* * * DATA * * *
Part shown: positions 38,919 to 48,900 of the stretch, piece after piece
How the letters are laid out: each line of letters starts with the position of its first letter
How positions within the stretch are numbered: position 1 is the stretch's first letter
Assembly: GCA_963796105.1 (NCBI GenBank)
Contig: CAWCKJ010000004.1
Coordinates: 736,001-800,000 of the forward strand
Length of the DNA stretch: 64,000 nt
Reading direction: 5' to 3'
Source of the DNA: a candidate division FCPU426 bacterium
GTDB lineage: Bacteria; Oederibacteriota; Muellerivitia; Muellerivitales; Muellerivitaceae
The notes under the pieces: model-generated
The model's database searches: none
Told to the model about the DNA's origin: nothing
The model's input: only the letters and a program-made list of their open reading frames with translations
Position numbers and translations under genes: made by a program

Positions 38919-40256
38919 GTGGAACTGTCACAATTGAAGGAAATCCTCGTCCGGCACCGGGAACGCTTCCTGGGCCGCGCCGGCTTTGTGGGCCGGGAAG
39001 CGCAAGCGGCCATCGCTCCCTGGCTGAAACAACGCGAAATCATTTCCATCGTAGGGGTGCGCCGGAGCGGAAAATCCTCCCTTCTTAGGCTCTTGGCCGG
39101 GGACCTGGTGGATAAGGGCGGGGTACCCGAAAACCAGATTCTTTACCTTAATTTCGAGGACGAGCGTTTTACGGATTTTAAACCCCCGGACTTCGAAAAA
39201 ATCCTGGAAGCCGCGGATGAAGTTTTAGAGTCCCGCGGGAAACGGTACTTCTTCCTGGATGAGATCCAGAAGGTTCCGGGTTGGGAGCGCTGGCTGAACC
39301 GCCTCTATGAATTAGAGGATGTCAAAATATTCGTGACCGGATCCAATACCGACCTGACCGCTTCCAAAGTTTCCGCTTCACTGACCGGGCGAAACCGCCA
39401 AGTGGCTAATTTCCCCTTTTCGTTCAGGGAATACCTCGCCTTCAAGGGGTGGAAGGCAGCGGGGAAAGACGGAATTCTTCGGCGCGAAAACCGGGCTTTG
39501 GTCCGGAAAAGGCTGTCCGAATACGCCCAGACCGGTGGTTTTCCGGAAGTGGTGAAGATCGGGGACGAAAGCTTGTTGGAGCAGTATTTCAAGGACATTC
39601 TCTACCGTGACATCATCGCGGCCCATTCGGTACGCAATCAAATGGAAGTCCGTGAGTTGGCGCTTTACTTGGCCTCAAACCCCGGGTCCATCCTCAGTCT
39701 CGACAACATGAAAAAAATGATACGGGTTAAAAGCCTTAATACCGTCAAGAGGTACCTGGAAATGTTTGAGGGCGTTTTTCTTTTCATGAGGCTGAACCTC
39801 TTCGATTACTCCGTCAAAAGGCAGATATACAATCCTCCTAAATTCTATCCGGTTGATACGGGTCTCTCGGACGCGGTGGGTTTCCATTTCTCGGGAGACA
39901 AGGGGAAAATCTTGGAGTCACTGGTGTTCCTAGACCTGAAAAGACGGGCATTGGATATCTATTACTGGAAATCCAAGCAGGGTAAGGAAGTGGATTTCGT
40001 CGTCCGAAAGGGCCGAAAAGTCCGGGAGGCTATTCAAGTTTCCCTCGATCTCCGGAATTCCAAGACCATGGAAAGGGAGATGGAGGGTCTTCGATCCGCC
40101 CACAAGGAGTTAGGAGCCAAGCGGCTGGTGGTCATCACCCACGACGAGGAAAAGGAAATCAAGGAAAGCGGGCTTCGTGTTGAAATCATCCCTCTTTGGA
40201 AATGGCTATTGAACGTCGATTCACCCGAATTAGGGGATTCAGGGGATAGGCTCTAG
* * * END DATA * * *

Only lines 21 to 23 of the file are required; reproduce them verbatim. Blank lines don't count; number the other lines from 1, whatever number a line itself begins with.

39301 GCCTCTATGAATTAGAGGATGTCAAAATATTCGTGACCGGATCCAATACCGACCTGACCGCTTCCAAAGTTTCCGCTTCACTGACCGGGCGAAACCGCCA
39401 AGTGGCTAATTTCCCCTTTTCGTTCAGGGAATACCTCGCCTTCAAGGGGTGGAAGGCAGCGGGGAAAGACGGAATTCTTCGGCGCGAAAACCGGGCTTTG
39501 GTCCGGAAAAGGCTGTCCGAATACGCCCAGACCGGTGGTTTTCCGGAAGTGGTGAAGATCGGGGACGAAAGCTTGTTGGAGCAGTATTTCAAGGACATTC